Indian retailers are bullish on silver. With supplies tightening, deliveries are slowing down this week in the bullion market in Mumbai. What has also buoyed sentiment is that silver continues to lead precious metals, and sales have jumped over 24% this year.
Snapping a two day losing trend, both the major precious metals, gold and silver, bounced back in the Mumbai market on buying by retailers at existing low levels. While gold rebounded to $575 (Rs 31,205) per 10 grams (US$1788/oz), silver gained by 1.38% to $1,159.49 (Rs 62,930) per kilo ($36.06/oz).
“Strong support is expected in the Silver March contract around $1,159 (Rs 62,900) ($36.05) from the start of the week,” said analysts tracking the white metal. Traders have been taking long position in the Silver March contract above $1,161.49 (Rs 63,050) ($36.13) for target near $1,178.88 (Rs 64,000) ($36.67) for this week, they added.
Silver prices have remained steady at around $32 since mid-May. “Though everybody has been gushing about the returns that gold has given over the past four years, it is the white metal that has streaked ahead,” said Manjusha Madani, bullion analyst at an investment house.
She added that silver prices have jumped from $304.39 (Rs 16,525) per kilo ($9.47/oz) in 2008 to $1,381.95 (Rs 75,020) per kilo ($42.98) in 2011, a gain of 354%. Though prices have dropped per kilo, it does not mean that the potential in silver is exhausted, she added.
An analyst report had also shown how silver had risen about 53% from December 2008 through March 2010, twice as much as gold. Silver is expected to keep beating gold.
“More and more people are realising the value of investing in silver coins and bullion bars in India,” added Jayeshbhai Shah, a bullion retailer at Mumbai’s Zaveri Bazaar. “The value of silver has increased rather steadily for the last few years. People who have never invested before are now investing in silver, because they know that buying silver is a great way to ensure that their money is there when they need it,” he added.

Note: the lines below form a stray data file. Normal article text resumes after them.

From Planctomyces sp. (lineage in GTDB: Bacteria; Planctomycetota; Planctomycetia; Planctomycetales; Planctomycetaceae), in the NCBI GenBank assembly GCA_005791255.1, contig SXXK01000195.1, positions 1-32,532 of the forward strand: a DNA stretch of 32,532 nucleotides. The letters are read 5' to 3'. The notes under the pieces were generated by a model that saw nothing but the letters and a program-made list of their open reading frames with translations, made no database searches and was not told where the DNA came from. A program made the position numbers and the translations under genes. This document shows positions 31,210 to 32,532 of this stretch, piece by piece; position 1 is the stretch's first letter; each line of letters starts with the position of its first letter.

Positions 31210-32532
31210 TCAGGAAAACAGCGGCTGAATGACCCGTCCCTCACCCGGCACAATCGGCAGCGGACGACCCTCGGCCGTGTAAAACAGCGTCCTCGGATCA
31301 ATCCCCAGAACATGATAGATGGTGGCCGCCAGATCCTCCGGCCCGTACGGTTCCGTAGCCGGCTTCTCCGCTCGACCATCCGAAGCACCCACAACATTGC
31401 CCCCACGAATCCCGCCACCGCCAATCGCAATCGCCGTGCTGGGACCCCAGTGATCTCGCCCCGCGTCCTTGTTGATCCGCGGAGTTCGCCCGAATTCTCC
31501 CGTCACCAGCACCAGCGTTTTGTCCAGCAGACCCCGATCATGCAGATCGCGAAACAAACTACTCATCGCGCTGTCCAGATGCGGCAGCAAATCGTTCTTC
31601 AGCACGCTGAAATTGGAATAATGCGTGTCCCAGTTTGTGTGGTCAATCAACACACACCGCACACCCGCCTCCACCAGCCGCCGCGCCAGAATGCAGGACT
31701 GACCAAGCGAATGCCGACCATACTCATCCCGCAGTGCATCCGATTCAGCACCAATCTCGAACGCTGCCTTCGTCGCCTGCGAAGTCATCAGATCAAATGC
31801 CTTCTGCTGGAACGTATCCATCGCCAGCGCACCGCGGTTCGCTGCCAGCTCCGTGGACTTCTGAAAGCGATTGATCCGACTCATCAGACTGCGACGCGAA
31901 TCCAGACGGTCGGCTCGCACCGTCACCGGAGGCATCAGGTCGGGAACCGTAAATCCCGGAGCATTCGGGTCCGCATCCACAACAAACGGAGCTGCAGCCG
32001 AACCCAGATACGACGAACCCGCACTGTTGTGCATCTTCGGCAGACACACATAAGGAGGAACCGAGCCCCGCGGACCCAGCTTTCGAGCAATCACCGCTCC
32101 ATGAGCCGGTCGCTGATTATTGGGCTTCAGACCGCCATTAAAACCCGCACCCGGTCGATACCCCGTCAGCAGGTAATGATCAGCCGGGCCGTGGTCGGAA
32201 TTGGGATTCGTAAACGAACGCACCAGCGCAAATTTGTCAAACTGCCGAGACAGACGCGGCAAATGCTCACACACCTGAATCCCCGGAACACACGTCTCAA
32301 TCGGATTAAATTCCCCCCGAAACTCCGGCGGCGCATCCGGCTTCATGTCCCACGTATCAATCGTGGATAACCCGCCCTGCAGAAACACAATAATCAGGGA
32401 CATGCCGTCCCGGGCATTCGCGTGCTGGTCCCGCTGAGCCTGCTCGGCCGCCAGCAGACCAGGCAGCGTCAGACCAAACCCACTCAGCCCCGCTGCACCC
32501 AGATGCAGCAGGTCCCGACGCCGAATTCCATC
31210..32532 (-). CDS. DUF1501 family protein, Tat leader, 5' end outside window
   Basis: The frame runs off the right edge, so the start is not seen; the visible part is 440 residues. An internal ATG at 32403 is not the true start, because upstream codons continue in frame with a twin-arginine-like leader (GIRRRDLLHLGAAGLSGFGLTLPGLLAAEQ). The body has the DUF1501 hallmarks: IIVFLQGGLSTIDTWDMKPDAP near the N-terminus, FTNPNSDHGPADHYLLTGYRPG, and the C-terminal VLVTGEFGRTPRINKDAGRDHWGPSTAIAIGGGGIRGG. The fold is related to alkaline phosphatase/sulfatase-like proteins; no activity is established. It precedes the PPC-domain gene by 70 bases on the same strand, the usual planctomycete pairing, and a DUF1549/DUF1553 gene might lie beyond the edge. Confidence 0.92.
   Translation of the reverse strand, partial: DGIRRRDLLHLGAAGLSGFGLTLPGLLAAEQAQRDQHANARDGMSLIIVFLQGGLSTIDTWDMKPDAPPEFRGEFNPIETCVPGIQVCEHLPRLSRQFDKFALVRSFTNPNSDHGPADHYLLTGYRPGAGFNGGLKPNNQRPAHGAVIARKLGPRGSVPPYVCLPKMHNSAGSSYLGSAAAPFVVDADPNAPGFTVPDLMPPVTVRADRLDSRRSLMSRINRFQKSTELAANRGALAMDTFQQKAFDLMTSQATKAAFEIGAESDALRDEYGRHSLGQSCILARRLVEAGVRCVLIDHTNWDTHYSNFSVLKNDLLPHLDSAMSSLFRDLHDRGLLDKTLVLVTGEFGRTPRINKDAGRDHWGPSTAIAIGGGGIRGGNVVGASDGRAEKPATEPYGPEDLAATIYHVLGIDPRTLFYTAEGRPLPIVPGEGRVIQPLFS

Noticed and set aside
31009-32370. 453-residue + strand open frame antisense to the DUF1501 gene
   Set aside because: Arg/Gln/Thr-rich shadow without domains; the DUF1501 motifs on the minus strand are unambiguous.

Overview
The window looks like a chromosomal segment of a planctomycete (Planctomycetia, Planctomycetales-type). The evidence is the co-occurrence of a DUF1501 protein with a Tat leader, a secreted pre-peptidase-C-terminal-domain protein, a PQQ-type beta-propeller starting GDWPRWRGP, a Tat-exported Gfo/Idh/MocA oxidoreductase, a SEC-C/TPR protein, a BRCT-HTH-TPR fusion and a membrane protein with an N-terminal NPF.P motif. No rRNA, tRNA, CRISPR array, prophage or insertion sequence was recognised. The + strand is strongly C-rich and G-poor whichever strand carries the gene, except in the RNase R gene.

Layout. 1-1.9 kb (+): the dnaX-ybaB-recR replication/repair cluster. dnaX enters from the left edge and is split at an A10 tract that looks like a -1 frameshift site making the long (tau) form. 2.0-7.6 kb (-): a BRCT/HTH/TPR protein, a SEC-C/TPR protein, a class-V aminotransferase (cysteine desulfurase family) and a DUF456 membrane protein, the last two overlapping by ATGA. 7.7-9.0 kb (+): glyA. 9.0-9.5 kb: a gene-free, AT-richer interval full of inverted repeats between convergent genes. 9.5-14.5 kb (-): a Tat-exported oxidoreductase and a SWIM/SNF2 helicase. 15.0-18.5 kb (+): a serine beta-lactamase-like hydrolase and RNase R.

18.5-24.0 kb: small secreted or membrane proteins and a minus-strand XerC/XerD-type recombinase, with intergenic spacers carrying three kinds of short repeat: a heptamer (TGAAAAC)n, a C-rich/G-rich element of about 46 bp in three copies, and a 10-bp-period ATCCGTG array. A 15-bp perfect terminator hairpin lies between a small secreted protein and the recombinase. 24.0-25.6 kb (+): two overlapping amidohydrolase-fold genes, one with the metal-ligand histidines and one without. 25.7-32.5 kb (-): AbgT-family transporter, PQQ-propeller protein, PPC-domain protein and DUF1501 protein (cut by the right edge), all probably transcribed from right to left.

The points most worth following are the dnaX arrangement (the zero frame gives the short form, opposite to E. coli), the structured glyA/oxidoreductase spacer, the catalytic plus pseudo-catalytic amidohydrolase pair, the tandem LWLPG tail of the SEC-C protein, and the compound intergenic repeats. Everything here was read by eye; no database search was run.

“The white metal is now turning out to be the preferred choice for everyday wear, with exquisite silver jewellery on offer, because gold is too expensive. Besides being trendy and contemporary, the metal readily blends with a variety of clothing and other accessories, thereby offering a suite of options to the wearer,” said an official at Dhanabhai Export House.
He added that more and more consumers were looking for traditional or contemporary silver jewellery and were even looking at the white metal for classic business gifts, to be given during the festive season.
“There are customers who comes to us asking us for heritage art, or even our temple jewellery selection, which is only made in silver. We take great pride in preserving our heritage craft and have several jewellery items that are exact replicas of antique temple jewellery,” he added.
During 2011-12, silver jewellery exports grew to 44% as compared with gold jewellery exports of 30%. India is the biggest consumer of white metal jewellery, and has also found a new class of buyers in the West.
Ketan Shroff, managing director of Pushpak Bullions said investors and jewellery-lovers prefer silver jewellery these days, as gold prices are going up constantly. Silver prices are expected to rise further, if one takes into account the demand potential.
Retailers pointed out that the recent drop in gold prices has sparked off reasonable buying interest in both gold and silver from stockists and retail consumers across the country, given the long wedding season. The yellow metal had plunged to a one month low last Thursday, leading to frenzied buying.
However, analysts added, that after gaining around 16% this year, gold prices are unlikely to cross the $589.44 (Rs 32,000)/10g ($1833) mark in the near term, given the year end profit booking activities. This allows investors to take a better look at silver, in the near term, they added.
Meanwhile, data by GFMS, a Thomson Reuters unit, indicates that the silver markets are in for a surplus. The 2012 surplus is estimated at around 3,000 tonnes even as 2013 surplus is pegged at about 4,000 tonnes, but, of course this doesn’t take investment demand into account (see Silver surplus – what silver surplus?).
Gold and silver prices generally rise when sentiments on the economy and the financial markets are bearish or there is uncertainty over future trends. Retailers point out that silver has also gained from investment demand in the country. There has also been an increase in demand for silver jewellery, due to the fact that gold is becoming out of reach for many.